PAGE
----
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A decision aid versus shared decision making for prostate cancer screening: results of a randomized controlled trial
Virginia Mason, Section of Urology and Renal Transplantation, Seattle, Washington, USA
Aug 2017 (Vol. 24, Issue 4, Pages( 8910 - 8917)
PMID: 28832310

Abstract

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  • INTRODUCTION:

    Shared decision making (SDM) is widely encouraged by both the American Urological Association and Choosing Wisely for prostate cancer screening. Implementation of SDM is challenging secondary to time constraints and competing patient priorities. One strategy to mitigate the difficulties in implementing SDM is to utilize a decision aid (DA). Here we evaluate whether a DA improves a patient?s prostate cancer knowledge and affects prostate-specific antigen (PSA) screening rates.

    MATERIALS AND METHODS:

    Patients were randomized to usual care (UC), DA, or DA + SDM. Perception of quality of care was measured using the Consumer Assessment of Healthcare Providers and Systems (CAHPS) survey. Outcomes were stratified by long term provider relationship (LTPR, > 3 years) versus short term provider relationship (STPR, < 3 years). Knowledge of prostate cancer screening and the decision regarding screening were assessed. Groups were compared using ANOVA and logistic regression models.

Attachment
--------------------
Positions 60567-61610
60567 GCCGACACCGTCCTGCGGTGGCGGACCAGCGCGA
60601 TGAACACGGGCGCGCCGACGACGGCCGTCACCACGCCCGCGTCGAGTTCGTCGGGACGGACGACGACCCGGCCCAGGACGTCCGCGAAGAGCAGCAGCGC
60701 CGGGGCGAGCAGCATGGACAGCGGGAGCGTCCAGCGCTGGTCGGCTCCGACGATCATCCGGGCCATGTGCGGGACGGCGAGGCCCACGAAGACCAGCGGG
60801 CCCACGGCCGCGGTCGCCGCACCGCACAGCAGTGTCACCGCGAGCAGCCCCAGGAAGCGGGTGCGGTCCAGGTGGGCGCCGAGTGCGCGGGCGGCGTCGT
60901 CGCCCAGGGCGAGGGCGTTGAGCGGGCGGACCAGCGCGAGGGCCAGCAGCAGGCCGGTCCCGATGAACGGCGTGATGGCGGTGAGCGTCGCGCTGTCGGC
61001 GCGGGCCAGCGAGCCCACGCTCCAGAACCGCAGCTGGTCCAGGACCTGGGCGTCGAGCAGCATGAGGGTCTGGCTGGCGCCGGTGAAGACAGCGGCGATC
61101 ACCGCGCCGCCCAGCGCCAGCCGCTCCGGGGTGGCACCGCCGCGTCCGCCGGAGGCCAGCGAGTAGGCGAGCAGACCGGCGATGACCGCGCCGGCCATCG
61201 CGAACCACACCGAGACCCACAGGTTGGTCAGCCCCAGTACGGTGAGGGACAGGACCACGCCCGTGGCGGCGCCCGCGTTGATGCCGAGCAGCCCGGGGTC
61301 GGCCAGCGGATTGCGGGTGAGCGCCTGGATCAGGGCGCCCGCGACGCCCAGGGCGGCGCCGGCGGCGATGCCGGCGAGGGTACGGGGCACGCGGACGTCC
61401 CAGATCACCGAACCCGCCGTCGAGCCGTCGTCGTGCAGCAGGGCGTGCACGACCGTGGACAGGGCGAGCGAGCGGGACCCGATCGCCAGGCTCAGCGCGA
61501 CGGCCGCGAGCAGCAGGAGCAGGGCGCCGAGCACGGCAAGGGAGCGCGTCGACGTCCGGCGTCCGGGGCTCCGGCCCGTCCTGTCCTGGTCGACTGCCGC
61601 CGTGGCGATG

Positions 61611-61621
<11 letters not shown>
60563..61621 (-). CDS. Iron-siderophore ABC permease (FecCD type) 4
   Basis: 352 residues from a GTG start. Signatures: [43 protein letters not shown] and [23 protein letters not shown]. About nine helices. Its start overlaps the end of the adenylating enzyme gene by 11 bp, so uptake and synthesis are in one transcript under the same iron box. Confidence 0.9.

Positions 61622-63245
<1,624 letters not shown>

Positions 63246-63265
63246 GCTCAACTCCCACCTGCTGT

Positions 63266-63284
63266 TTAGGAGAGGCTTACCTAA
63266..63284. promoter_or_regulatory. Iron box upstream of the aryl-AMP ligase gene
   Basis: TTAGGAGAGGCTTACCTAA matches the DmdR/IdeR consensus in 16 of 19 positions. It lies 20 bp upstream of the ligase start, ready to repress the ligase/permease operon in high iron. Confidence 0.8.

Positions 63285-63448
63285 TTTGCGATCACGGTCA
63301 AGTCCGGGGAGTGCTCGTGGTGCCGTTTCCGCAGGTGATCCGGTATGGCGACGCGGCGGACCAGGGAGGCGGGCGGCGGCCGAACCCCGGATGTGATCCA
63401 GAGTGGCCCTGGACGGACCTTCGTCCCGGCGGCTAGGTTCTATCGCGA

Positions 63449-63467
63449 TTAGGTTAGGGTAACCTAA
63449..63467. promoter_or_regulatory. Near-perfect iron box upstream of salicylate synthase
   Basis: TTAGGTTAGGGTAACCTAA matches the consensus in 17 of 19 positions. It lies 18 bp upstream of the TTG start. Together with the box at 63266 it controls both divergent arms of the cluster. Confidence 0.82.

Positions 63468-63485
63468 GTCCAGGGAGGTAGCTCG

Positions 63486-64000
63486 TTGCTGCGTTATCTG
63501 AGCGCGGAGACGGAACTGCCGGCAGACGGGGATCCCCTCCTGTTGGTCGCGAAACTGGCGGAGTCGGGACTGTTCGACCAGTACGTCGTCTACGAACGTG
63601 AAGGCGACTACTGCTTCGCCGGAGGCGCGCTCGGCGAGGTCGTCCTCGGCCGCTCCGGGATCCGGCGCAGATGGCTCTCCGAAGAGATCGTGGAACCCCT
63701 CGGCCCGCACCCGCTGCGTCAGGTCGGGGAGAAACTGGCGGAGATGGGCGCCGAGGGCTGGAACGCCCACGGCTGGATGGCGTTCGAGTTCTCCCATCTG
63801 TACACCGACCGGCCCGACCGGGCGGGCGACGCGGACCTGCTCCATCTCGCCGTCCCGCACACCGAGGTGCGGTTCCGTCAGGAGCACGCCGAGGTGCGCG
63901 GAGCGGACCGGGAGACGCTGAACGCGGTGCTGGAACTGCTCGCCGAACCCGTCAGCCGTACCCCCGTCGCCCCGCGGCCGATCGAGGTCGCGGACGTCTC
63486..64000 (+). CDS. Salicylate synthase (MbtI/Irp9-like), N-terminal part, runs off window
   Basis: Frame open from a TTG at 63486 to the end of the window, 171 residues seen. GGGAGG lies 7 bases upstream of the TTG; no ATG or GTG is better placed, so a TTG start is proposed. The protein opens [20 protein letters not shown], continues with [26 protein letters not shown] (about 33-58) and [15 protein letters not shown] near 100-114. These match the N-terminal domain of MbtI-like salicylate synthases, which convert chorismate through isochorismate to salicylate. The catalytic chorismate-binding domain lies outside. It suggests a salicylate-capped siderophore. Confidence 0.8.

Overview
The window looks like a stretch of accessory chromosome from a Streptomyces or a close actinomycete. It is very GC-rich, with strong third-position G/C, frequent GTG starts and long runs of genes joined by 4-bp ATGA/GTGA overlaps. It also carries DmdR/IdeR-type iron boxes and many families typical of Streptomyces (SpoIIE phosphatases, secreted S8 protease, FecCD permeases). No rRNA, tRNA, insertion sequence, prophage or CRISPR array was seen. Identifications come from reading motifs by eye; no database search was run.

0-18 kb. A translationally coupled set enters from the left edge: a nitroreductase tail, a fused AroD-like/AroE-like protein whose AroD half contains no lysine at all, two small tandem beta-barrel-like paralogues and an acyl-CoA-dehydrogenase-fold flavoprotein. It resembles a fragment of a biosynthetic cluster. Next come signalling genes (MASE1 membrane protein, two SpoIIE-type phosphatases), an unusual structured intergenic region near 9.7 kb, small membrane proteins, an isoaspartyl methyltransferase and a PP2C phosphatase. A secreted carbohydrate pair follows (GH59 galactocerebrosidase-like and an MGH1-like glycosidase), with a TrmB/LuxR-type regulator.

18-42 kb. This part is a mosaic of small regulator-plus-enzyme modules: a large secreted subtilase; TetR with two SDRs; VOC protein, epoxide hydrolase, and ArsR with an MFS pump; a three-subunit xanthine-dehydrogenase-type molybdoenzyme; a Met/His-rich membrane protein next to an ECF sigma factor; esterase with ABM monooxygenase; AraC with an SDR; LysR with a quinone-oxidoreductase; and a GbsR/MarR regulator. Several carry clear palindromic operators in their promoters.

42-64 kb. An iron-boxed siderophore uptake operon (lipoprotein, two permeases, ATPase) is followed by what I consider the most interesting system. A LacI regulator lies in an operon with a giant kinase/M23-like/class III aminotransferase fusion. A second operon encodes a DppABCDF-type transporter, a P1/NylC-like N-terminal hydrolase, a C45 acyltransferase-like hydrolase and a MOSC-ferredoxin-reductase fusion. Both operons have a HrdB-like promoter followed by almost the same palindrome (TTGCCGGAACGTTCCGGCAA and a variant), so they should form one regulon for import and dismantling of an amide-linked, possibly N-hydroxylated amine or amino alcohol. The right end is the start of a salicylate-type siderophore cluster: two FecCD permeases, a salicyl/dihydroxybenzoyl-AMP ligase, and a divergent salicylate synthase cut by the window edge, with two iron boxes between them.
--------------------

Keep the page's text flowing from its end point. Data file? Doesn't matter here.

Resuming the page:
RESULTS:

    A total of 329 patients were randomized. Patients in the DA + SDM arm were significantly more likely to report discussing the implication of screening (33% DA + SDM, 22% UC, 16% DA, p = 0.0292) and answered significantly more knowledge questions correctly compared to the UC arm (5.03 versus 4.46, p = 0.046). However, those in the DA arm were significantly less likely to report that they always felt encouraged to discuss all health concerns (72% DA, 78% DA + SDM, 87% UC, p = 0.0285). Interestingly, STPR patients in the DA arm were significantly more likely to undergo PSA-based prostate cancer screening (41%) than the UC arm (8%, p = 0.019). This effect was not observed in the LTPR group.

    CONCLUSIONS:

    Providing patients a DA without a personal interaction resulted in a greater chance of undergoing PSA-based screening without improving knowledge about screening or understanding of the consequences of this decision. This effect was exacerbated by a shorter term provider relationship. With complex issues such as the decision to pursue PSA-based prostate cancer screening, tools cannot substitute for direct interaction with a trusted provider.

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